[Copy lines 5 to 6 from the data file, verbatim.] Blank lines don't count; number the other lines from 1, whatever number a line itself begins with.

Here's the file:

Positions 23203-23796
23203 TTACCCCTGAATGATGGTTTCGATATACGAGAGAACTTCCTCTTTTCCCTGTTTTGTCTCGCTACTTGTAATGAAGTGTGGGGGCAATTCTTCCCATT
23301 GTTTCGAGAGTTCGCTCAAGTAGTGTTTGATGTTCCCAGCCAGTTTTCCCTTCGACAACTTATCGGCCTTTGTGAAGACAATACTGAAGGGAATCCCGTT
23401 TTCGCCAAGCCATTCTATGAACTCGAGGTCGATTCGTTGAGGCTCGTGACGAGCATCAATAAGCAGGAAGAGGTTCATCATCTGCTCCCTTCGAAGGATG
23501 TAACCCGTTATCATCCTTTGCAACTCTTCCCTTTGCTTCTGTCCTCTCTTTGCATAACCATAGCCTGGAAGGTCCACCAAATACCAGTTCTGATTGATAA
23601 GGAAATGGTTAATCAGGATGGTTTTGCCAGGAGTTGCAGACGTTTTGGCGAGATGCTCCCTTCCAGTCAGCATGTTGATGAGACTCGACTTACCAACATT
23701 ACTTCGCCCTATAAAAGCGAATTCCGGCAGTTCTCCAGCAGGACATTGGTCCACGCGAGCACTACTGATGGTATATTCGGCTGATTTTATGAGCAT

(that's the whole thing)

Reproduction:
23501 TAACCCGTTATCATCCTTTGCAACTCTTCCCTTTGCTTCTGTCCTCTCTTTGCATAACCATAGCCTGGAAGGTCCACCAAATACCAGTTCTGATTGATAA
23601 GGAAATGGTTAATCAGGATGGTTTTGCCAGGAGTTGCAGACGTTTTGGCGAGATGCTCCCTTCCAGTCAGCATGTTGATGAGACTCGACTTACCAACATT